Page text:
In accordance with this invention, an internal combustion engine ignition distributor drive arrangement is provided wherein, upon assembly of the distributor to the engine, a projection having substantially equally contoured sides that is carried by a member drivably engaging the distributor shaft is spring biased into an accommodating notch that is located in the end of the engine camshaft adjacent the distributor shaft and has substantially plane sidewalls that taper substantially equally inwardly at such an angle that each may tangentially engage a respective contoured side of the projection.
For a better understanding of the present invention, together with additional object, advantages and features thereof, reference is made to the following description and accompanying drawing in which:
FIG. 1 is an elevation view partially in section of the ignition distributor drive arrangement of this invention;
FIG. 2 is a perspective view of the coupling arrangement of this invention; and
FIG. 3 is an enlarged view of a portion of FIG. 1 illustrating the configuration of a mating tooth and notch of the drive arrangement of this invention.
Broadly, this invention is an internal combustion engine ignition distributor drive arrangement through which the distributor shaft is driven by and in an end-to-end relationship with the engine camshaft when the distributor is assembled on the engine.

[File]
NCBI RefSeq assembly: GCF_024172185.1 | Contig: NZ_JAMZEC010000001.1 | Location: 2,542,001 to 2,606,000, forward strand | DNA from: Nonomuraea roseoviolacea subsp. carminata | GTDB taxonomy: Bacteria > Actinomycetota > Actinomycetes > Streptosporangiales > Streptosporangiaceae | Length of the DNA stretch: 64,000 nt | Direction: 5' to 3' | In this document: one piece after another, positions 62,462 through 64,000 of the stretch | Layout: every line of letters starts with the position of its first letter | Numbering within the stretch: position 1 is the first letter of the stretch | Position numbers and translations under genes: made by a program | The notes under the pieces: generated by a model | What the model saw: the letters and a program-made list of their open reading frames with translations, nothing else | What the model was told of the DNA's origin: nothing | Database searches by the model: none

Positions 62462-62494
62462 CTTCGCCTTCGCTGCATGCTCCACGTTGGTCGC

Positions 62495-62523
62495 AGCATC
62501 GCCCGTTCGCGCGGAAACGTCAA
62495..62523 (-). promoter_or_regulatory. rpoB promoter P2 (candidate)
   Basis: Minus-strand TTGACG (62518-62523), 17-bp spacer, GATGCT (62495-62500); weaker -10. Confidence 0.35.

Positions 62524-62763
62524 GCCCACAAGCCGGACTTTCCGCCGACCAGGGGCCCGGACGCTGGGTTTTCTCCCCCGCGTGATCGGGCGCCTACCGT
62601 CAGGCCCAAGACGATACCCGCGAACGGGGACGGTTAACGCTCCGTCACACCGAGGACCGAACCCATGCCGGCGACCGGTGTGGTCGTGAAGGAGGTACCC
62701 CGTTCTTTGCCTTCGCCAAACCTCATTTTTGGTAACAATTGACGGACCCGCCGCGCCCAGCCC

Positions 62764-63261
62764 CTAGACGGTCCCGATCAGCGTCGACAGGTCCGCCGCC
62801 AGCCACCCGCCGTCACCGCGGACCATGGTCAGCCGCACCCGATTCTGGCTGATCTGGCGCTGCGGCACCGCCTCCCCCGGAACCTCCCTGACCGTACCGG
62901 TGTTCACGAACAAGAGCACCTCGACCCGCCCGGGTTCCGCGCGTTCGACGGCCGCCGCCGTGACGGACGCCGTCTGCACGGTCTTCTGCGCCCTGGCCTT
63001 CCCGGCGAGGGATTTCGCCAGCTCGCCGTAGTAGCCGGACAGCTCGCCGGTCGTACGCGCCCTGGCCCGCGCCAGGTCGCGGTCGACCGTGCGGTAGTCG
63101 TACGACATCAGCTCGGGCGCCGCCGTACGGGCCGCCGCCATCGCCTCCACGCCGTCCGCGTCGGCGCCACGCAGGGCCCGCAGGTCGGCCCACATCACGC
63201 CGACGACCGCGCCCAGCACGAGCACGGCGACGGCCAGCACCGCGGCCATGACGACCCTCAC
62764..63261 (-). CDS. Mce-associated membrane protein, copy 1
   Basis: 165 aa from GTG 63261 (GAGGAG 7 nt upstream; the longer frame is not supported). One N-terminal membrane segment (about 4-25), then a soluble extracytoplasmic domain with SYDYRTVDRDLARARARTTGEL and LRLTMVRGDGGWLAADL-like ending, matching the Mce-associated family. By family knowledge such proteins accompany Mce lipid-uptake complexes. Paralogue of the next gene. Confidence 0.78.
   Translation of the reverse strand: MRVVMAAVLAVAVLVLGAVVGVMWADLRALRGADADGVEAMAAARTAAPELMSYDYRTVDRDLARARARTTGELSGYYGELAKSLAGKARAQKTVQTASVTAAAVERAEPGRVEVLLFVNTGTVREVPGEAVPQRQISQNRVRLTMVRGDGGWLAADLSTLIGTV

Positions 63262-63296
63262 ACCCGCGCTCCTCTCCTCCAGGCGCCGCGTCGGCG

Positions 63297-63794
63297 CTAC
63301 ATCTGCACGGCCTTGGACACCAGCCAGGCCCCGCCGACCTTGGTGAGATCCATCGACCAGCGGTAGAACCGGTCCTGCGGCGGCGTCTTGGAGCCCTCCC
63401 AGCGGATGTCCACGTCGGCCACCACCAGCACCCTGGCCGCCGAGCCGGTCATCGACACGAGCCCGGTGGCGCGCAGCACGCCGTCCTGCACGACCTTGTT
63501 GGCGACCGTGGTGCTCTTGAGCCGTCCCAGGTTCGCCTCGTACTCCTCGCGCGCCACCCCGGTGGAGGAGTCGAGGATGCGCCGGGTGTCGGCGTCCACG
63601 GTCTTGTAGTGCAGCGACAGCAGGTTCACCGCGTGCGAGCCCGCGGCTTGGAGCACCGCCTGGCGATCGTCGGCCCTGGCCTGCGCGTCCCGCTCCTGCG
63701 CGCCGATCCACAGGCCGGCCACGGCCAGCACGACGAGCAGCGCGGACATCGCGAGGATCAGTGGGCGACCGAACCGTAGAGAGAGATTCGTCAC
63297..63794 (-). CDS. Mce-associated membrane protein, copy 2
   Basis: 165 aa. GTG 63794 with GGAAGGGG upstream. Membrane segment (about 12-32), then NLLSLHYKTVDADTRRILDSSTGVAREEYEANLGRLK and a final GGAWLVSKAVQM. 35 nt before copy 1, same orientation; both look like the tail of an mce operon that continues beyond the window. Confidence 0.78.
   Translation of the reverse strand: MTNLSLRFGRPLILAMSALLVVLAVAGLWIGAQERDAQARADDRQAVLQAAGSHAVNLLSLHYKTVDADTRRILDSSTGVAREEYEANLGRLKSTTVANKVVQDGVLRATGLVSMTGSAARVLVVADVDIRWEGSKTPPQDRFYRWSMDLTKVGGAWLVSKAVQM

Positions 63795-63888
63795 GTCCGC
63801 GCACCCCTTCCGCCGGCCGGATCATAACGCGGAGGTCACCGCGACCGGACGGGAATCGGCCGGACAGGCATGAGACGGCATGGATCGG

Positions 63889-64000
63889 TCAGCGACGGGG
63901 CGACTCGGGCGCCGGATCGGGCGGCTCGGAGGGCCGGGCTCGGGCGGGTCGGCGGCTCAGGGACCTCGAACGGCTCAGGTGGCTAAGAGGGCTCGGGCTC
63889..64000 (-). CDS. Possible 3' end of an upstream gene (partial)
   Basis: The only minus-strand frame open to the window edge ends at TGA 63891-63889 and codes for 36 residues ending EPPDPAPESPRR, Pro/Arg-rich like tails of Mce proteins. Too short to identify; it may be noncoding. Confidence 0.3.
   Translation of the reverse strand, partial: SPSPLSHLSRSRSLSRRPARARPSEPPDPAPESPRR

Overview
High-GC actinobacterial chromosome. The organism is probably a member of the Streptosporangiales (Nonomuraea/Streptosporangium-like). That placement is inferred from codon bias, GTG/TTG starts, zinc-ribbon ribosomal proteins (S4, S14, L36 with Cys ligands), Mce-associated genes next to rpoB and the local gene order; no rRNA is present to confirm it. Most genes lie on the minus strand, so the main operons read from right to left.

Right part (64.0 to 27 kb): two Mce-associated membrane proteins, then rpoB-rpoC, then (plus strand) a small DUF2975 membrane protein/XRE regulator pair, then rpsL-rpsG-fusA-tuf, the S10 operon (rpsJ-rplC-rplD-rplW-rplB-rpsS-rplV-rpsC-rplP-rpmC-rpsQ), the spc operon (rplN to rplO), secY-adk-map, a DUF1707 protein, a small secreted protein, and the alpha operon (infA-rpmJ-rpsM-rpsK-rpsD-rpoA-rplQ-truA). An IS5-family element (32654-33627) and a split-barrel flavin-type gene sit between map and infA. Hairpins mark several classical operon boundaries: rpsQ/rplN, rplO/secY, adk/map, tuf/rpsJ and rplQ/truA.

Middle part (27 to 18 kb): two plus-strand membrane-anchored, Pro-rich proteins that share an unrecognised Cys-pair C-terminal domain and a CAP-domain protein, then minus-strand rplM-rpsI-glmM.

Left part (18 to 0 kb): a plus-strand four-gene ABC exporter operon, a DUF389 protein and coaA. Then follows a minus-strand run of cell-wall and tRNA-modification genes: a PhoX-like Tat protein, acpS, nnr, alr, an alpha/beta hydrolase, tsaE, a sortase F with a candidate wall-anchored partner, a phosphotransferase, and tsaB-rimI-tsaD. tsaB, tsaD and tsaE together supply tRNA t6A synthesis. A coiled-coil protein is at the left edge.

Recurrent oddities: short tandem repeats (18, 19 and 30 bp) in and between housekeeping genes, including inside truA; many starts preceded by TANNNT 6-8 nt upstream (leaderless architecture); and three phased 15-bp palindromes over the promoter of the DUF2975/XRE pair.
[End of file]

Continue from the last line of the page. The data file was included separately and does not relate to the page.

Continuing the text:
FIG. 1 illustrates the drive end of a horizontally mounted ignition distributor having a distributor base 10 secured to the block 12 of an internal combustion engine by bolts 13 threaded to the block 12. The distributor shaft 14 is rotatably supported in the base 10 by one or more sleeve bearings one of which is designated by reference numeral 15. The shaft 14 drives a distributor rotor cooperating with the terminals of a distributor cap that is supported by the other end of the base. The shaft 14 further drives a rotor of a conventional magnetic pickup or in the case of a distributor that uses breaker contacts could drive a breaker cam. The just mentioned parts have not been illustrated since they are well known to those skilled in the art.